[Top] [All Lists]

Re: [ontolog-forum] Axiomatic ontology

To: "[ontolog-forum]" <ontolog-forum@xxxxxxxxxxxxxxxx>
From: "Rob Freeman" <lists@xxxxxxxxxxxxxxxxxxx>
Date: Sun, 3 Feb 2008 14:34:19 +0800
Message-id: <7616afbc0802022234p32ffa0c0qf811b322019ecaa4@xxxxxxxxxxxxxx>
On Feb 3, 2008 12:11 PM, Randall R Schulz <rschulz@xxxxxxxxx> wrote:
> On Saturday 02 February 2008 19:47, Rob Freeman wrote:
> >
> > Why can't we model chaotic behaviour on a digital computer Randall?
> Because digital computers cannot represent or process real numbers.    (01)

That's a good point.    (02)

Here's Wikipedia to put it in context:    (03)

"An early pioneer of the theory was Edward Lorenz whose interest in
chaos came about accidentally through his work on weather prediction
in 1961. Lorenz was using a simple digital computer, a Royal McBee
LGP-30, to run his weather simulation. He wanted to see a sequence of
data again and to save time he started the simulation in the middle of
its course. He was able to do this by entering a printout of the data
corresponding to conditions in the middle of his simulation which he
had calculated last time.    (04)

To his surprise the weather that the machine began to predict was
completely different from the weather calculated before. Lorenz
tracked this down to the computer printout. The computer worked with
6-digit precision, but the printout rounded variables off to a 3-digit
number, so a value like 0.506127 was printed as 0.506. This difference
is tiny and the consensus at the time would have been that it should
have had practically no effect. However Lorenz had discovered that
small changes in initial conditions produced large changes in the
long-term outcome. Lorenz's discovery, which gave its name to Lorenz
attractors, proved that meteorology could not reasonably predict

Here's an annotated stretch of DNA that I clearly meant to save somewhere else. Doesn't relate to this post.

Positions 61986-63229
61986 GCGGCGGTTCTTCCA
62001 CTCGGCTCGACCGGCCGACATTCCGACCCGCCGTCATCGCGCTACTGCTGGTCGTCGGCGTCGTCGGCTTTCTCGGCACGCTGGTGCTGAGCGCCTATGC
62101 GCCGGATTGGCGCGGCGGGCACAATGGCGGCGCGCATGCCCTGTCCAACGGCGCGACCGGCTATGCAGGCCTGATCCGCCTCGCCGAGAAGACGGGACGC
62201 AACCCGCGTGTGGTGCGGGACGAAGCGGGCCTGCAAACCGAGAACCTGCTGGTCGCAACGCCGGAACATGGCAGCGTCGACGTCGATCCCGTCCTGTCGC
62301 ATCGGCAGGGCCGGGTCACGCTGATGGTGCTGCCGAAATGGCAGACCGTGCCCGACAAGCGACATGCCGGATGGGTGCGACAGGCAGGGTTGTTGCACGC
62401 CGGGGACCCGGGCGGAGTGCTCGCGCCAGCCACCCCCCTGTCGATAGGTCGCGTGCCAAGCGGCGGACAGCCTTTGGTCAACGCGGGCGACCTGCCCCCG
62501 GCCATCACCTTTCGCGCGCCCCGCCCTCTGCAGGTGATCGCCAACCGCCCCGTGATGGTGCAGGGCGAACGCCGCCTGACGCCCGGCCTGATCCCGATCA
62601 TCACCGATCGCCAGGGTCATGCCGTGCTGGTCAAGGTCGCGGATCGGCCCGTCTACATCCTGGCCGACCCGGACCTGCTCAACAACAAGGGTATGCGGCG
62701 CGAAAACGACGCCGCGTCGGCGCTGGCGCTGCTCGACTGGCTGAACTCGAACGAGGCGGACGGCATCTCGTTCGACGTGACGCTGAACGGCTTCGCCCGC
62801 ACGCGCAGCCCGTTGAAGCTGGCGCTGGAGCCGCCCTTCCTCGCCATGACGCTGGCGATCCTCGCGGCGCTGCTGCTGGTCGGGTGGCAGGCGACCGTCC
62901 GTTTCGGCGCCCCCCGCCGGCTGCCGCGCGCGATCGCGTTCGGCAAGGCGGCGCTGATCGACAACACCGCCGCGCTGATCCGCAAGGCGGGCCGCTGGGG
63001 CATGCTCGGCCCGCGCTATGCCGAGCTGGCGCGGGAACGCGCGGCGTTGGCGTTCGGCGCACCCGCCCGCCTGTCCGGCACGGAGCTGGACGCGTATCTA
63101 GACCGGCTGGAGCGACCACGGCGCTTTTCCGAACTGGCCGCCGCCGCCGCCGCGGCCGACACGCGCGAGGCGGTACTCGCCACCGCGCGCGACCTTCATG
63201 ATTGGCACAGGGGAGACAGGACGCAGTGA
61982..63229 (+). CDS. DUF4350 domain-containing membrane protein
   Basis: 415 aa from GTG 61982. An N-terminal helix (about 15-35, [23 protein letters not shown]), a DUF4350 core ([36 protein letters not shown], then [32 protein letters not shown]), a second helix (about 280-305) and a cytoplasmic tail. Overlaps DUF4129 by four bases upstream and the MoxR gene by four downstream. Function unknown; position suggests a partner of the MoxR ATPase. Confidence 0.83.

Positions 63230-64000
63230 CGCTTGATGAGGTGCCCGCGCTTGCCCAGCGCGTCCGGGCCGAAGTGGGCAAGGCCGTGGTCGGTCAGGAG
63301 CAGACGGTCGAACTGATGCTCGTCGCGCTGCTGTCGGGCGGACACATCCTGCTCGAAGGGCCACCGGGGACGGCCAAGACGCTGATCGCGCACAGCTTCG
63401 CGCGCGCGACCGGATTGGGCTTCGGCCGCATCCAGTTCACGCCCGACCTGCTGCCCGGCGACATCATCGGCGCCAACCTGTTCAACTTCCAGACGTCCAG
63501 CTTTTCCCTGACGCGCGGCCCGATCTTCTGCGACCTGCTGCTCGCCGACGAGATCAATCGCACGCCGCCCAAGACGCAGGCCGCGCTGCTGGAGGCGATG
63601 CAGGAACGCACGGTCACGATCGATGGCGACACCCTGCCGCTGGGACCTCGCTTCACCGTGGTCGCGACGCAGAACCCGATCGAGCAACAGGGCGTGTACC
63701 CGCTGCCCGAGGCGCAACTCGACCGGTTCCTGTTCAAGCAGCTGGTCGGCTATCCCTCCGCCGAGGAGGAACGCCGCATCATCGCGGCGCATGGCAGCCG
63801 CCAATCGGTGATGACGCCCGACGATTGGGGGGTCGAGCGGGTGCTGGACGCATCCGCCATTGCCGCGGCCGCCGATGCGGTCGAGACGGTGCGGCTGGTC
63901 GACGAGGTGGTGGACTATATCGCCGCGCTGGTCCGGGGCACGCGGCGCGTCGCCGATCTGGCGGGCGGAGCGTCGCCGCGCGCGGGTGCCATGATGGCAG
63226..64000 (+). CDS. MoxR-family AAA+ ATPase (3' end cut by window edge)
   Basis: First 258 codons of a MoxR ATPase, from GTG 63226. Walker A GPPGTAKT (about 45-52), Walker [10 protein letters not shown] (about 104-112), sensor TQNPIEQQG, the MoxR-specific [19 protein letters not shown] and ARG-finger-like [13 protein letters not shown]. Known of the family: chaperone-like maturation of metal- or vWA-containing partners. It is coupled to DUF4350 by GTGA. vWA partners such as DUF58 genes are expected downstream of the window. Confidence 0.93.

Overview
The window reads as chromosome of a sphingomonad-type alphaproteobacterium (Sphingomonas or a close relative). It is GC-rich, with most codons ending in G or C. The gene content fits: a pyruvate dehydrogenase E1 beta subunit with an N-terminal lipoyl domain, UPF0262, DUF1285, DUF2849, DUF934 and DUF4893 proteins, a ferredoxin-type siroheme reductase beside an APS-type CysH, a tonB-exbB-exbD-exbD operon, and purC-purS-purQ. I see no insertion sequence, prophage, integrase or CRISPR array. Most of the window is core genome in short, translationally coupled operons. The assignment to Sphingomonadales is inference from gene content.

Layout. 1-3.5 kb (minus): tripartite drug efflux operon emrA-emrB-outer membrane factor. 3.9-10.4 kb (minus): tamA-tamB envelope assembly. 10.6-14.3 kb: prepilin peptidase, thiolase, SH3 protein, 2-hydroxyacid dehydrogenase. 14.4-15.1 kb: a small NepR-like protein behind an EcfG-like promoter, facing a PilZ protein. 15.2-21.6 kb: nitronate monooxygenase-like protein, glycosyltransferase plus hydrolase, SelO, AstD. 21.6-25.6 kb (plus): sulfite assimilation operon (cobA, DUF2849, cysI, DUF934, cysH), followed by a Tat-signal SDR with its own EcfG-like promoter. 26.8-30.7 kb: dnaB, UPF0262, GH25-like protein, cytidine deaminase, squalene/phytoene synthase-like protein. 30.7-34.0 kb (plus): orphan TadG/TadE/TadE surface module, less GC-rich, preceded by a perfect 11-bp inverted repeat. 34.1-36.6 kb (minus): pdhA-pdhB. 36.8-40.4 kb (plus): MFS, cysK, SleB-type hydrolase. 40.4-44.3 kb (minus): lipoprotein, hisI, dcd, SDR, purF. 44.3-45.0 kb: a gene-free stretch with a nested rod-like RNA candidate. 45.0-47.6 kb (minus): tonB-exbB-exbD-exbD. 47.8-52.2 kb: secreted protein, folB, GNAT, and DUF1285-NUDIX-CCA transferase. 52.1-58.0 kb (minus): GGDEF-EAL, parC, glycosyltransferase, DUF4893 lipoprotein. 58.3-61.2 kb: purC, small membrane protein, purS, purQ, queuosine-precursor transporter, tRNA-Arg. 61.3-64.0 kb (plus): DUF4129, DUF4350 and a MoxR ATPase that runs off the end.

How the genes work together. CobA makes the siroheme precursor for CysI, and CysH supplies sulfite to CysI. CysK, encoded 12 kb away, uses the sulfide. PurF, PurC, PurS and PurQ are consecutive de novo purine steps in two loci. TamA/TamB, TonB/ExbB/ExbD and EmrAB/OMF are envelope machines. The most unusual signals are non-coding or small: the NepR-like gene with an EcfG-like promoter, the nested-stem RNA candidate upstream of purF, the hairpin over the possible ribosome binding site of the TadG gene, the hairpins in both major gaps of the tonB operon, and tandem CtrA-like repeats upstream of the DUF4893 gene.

weather beyond a weekly period (at most)."
http://en.wikipedia.org/wiki/Chaos_theory    (05)

So this presents a problem.    (06)

To draw the analogy, though, Lorenz didn't react to his discovery by
abandoning computer modeling of the weather, or by assuming the
weather was not really chaotic after all. He just accepted that tiny
inaccuracies meant that any digital copy of the weather would diverge
from the original over time.    (07)

I'm guessing chaos is still assumed in all modern models of the
weather, and further I'm assuming all those models are still digital.    (08)

Digital models of the weather may be imperfect, but presumably to
ignore chaos when you try to model the weather is not to model the
weather at all.    (09)

Note: there's an interesting corollary to this idea of sensitivity to
arbitrarily small differences in initial conditions. It would mean
that, assuming a chaotic model, any "copy" we might one day be able to
make of an individual's thoughts would immediately start to diverge
from the original. So while one day it may be possible to copy
someone's thoughts, according to this model it would never be possible
to predict them (beyond a week or so :-)    (010)

-Rob    (011)

Message Archives: http://ontolog.cim3.net/forum/ontolog-forum/  
Subscribe/Config: http://ontolog.cim3.net/mailman/listinfo/ontolog-forum/  
Unsubscribe: mailto:ontolog-forum-leave@xxxxxxxxxxxxxxxx
Shared Files: http://ontolog.cim3.net/file/
Community Wiki: http://ontolog.cim3.net/wiki/ 
To Post: mailto:ontolog-forum@xxxxxxxxxxxxxxxx    (012)

<Prev in Thread] Current Thread [Next in Thread>